John the Baptist, in the gloom of his dungeon at Machaerus, began to wonder if after all Jesus was the Messiah, and sent some of his disciples to ask him. When the men came, Jesus did not enter upon a set program to show his deity—he just went on with his everyday work of kindness and then told the men to go back to their master and tell him what they had seen and heard—-the blind receive their sight, the lame walk, the lepers are cleansed, the deaf hear, the dead are raised, and the poor have good tidings preached unto them. These were the truest and best evidences of Messiahship. That is the way the man who knew he was the Son of God—lived his common days.

For another thing, Jesus, knowing his divine glory, did not separate himself from other people—to show that he was not an ordinary man. He did not live in a way that would demonstrate to the world his divine character in unearthly ways. He took his place among working-men. He was a carpenter, and for eighteen years wrought at his lowly trade. It scarcely seems to us quite fitting that the Son of God should be a carpenter—but there was nothing undivine in that. It left no dishonor on him, and indeed it made his glory all the more radiant. In all his earthly life—we see in Jesus his divine life. He was always practicing immortality, living eternal life.

This practice of immortality suggests to us how we may live the heavenly life here. We may not do it in any strained or unnatural efforts at holiness or heavenliness—but by doing the will of God in the simplest way, which will always mean the common tasks and duties of the days as they come to us. The heavenliest life we can live here—will be the one that will best fulfill our common duties in our natural relationships.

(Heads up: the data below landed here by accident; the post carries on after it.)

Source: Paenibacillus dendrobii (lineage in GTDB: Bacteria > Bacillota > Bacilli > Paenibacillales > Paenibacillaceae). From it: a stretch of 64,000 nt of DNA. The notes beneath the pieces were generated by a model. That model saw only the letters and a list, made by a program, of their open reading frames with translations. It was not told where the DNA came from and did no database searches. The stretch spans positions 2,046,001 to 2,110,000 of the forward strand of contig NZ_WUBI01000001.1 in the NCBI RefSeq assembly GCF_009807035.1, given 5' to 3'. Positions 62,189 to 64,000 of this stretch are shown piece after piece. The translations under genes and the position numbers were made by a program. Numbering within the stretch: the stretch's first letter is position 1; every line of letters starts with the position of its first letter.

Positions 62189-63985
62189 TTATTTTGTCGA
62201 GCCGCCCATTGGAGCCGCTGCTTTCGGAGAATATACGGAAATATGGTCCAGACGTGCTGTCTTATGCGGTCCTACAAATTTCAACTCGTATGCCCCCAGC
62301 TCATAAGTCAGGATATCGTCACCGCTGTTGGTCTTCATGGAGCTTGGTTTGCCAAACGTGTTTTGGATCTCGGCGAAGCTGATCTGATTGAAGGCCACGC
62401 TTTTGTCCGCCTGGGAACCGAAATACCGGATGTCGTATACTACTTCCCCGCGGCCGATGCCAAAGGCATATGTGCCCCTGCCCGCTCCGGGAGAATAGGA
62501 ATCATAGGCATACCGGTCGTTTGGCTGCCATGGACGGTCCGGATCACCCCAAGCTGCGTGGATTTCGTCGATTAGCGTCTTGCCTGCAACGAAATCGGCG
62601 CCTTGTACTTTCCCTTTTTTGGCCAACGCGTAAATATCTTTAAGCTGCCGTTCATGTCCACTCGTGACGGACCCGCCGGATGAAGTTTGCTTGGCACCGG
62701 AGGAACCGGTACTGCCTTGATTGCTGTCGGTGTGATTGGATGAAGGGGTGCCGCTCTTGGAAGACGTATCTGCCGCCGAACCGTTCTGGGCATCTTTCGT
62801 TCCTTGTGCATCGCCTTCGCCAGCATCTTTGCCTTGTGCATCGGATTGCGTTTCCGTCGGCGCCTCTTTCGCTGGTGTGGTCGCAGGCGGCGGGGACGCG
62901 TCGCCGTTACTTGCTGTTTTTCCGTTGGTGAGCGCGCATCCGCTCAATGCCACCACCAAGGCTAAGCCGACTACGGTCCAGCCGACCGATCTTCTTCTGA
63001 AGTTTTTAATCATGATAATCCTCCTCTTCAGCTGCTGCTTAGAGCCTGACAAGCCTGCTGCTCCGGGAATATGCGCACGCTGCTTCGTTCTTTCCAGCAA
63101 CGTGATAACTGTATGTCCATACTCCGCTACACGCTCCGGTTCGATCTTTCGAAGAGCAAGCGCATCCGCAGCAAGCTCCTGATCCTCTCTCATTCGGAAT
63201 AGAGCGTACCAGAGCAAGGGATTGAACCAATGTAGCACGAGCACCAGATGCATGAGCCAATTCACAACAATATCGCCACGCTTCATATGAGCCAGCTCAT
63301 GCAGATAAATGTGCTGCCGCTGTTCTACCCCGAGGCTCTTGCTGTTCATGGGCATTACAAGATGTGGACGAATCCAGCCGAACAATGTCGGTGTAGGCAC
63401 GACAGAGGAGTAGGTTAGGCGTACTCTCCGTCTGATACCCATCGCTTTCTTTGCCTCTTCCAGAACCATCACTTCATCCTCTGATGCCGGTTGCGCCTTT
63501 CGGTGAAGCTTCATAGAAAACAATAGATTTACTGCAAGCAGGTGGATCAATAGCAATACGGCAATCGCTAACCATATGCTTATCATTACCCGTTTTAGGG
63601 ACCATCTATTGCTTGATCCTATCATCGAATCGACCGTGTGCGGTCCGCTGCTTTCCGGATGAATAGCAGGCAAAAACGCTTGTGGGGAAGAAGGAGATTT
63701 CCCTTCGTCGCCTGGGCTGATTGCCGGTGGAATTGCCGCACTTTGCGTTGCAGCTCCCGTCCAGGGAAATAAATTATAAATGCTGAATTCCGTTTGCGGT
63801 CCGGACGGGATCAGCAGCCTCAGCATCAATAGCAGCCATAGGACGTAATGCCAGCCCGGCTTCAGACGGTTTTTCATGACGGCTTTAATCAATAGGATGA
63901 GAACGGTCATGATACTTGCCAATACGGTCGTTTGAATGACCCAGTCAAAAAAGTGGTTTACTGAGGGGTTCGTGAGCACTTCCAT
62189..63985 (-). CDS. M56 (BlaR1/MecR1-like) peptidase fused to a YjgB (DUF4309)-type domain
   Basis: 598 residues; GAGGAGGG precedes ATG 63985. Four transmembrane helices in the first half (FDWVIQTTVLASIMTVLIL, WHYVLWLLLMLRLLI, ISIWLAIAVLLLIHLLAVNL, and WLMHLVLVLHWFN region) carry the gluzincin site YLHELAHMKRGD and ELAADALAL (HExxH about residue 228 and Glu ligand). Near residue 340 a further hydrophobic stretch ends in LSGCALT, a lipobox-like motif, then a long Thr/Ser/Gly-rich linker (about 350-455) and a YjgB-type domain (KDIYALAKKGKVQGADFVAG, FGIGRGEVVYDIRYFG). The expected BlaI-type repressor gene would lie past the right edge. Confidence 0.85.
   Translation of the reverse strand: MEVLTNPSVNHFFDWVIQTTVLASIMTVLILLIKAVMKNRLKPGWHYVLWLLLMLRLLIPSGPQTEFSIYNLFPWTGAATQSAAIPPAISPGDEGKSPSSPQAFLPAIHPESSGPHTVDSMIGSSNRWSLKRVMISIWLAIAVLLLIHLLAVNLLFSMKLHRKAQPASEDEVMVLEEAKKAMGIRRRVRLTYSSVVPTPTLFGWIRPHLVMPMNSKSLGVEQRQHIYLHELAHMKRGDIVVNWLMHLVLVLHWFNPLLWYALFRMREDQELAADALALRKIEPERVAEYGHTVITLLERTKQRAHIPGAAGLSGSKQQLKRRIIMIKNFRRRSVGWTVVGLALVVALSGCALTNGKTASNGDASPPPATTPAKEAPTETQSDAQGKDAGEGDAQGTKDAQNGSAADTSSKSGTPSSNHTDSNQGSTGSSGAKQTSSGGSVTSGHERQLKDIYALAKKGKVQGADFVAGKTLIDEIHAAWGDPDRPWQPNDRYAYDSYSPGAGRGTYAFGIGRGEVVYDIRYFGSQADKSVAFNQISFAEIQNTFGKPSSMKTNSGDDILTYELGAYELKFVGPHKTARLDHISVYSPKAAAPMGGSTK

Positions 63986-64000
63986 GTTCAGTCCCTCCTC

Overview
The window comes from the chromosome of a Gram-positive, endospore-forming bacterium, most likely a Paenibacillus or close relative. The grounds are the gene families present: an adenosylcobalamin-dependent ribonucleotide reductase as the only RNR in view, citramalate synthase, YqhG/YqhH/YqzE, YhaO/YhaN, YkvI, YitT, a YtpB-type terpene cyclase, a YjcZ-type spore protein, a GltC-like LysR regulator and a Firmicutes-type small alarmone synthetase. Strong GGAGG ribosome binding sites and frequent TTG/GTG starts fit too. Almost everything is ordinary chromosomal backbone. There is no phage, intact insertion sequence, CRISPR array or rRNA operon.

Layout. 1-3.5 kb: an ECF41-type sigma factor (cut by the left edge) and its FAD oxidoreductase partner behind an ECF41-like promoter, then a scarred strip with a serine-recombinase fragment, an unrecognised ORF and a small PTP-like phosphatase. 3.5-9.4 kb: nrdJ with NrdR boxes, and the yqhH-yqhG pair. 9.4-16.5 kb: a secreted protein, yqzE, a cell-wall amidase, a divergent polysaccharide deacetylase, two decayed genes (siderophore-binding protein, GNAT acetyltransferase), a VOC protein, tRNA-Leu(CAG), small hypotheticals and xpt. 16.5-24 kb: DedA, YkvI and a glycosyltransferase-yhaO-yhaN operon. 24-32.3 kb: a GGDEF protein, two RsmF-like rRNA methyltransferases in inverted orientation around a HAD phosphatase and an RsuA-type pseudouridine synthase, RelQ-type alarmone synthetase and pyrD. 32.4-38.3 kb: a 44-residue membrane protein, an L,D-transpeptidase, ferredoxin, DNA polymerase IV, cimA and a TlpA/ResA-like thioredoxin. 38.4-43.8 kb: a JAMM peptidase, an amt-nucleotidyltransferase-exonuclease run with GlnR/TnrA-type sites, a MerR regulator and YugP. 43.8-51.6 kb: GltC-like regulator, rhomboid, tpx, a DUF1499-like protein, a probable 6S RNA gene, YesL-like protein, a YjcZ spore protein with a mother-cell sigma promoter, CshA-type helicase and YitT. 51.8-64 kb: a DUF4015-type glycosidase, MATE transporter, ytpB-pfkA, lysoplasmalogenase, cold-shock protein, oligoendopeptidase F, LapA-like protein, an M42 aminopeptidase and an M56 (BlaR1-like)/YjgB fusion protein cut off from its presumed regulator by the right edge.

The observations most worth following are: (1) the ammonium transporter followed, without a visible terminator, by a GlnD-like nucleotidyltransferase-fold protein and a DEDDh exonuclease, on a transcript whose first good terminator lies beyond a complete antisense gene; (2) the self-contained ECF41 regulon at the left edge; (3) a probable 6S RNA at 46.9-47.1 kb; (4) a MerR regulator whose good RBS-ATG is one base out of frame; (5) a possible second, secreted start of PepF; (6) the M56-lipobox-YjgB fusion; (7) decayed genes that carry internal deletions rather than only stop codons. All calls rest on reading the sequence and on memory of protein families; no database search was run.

We, too, may live the resurrection life in the shop, at a trade, in the kitchen, in any lowly work or calling. Doing the will of God wherever we may be—is the immortal life.

The Apocryphal Gospels are a number of stories about Jesus written by men who thought that a divine being never should do anything natural or common. So they invented stories of childish miracles that they said he did when he was a boy.

The true Gospels show Jesus like other children in His childhood, without anything fantastic, finding his Father’s business in being a dutiful son, living a sweet, sinless life, doing no miracle, and working at the carpenter’s trade. Then, even the greatest miracles in His public life—were never unnatural, or showy—but simple deeds of love. You may learn from your Master—that eternal life in this world is a life of kindness, gentleness, usefulness, unselfishness.

Holiness is not dignity which is above noticing the poor; or greatness that cannot condescend to the lowliest person or the most menial service that is needful. Centuries ago Aristotle said, “Live as nearly as you can the immortal life.” This is wise and lofty counsel.